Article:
I absolutely would not have survived my first few trips to spain without the tortilla. I can't figure out what anythings says of the menu, but I know the tortilla, Spain's answer to the frittata, the omelette. Made in the flat shape of the pan, it comes in all different variations, different heights, different widths, but with the same basic ingredients -- eggs, potatoes and onions. It's on every tapas menu and at every sandwich shop and sometimes at the bread bakery too.
To live here means to be able to make this national dish.
I have been practicing the recipe that Esther game me, making it my own and now I can tell you how I make the perfect spanish tortilla. Perfect to me is the onion tasted diffused through the potatoes, a creamy texture, moist, no toasted exterior and a fairly thin profile, so that you can also use it in sandwiches.
Some important tips. I must be patient. There are much faster ways to make a tortilla, but the best tortilla cooks slowly and takes time. Use a non-stick pan (normally I abhor these, but I can't do it without one.) Use a pan that is light enough that I can twist it without effort, that way I can concentrate on keeping the tortilla off the floor.
What you need:
First, I mix the cut up potatoes and onions on the cutting board and then put them in a container. This is so that nothing is sticking together from the get go.
I heat the oil in the pan with medium high heat until it is very hot but not smoking or burning.
Next, I pour the potato and onion mix into the oil and stir it until there is oil on every piece. This should only take a few seconds, then I turn down the heat to low, stir in 1/2 teaspoon of the salt, and cover the pan. I keep the top on for 15 minutes, removing it to stir every once and a while.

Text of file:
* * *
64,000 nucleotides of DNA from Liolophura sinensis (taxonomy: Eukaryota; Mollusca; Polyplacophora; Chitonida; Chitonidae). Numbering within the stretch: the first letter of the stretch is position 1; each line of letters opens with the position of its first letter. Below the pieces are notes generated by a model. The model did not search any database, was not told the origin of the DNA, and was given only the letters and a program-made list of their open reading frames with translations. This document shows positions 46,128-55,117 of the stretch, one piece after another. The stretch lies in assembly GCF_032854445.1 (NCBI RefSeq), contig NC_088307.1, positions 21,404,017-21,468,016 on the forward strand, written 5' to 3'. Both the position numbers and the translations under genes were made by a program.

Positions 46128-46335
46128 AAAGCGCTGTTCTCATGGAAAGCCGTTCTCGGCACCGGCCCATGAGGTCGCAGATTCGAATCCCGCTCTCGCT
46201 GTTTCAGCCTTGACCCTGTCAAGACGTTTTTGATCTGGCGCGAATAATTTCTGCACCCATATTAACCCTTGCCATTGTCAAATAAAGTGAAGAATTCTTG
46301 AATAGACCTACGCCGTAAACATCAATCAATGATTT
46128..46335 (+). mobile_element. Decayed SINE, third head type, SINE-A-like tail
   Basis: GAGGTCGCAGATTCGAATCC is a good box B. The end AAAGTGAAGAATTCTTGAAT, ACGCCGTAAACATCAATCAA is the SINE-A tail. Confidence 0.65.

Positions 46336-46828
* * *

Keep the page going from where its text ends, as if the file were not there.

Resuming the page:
After 15 minutes, I take the top off and continue slow cooking and stirring every 5-10 minutes for another 20-30 minutes.
Now I eat one of the biggest pieces of potato. If it is cooked all the way through, I move on, if not, I go back to cooking and stirring until I eat one that is perfect. If my potatoes are falling apart, they are overdone, but will still work in the tortilla.
I turn off the heat, whisk the eggs and the remaining 1/4 teaspoon of salt until my hurts (there should be lots and lots of froth). Since Francesco told me that eggs go crazy and taste bad if you move them in more than one direction, I only whisk going one way.
Now I pour every last bit of the cooked potatoes and onions into the whisked eggs and let them sit together for 10 minutes so that the egg starts to get into the other ingredients. I keep the pan off the heat but handy to use again -- it still has some of the yummy oniony oil residue.
After 10 minutes, I reheat the pan on medium heat until it is warm, then reduce it to low. Now I pour the egg mixture into the pan and make sure that the potatoes go all the way to the edge of the pan, sometimes I have to push them around a little. To get a perfectly flat tortilla in the end, I want to keep a small gentle hill of potatoes in the middle of the tortilla.
Now I let it cook on low until only the very, very top of the tortilla is still liquid, just barely. It usually takes 10 minutes or so.
OK, now it is time to flip. I put the top on the pan, flip it upside down (with the top on), hold the lid as flat as possible, then remove the pan and put it back on the stove. Now I should have a tortilla with the cooked side up and the runny side down on the lid of my pan. Sometimes the egg starts running down my arm and that is fine. Since the top is not hot, I can hold onto it, while I reset the tortilla in the middle of the top. Mine always slides to the side a little because I am not holding it perfectly horizontal.
Now, I carefully slide the tortilla off the lid and back into the pan with the runny side down. Once it is in the pan, I use the flat spoon to scootch the sides in toward the middle to form a more vertical profile to the edge of the tortilla (about a half to three quarter inch high sides). And at the same time I press down on the middle gently with a non-stick flipper to make sure the top of the tortilla returns to being flat. Sometimes after I flip it, it is wavy or caved in, this fixes it without ruining the texture.
After only a few minutes the bottom is cooked, and I take the whole thing out of the pan with the flipper and put it on a plate with the first cooked side up. Done!
By Maia Pay Ozguc
What it's like to live Barcelona. Impressions. Be curious. Be Barcelona!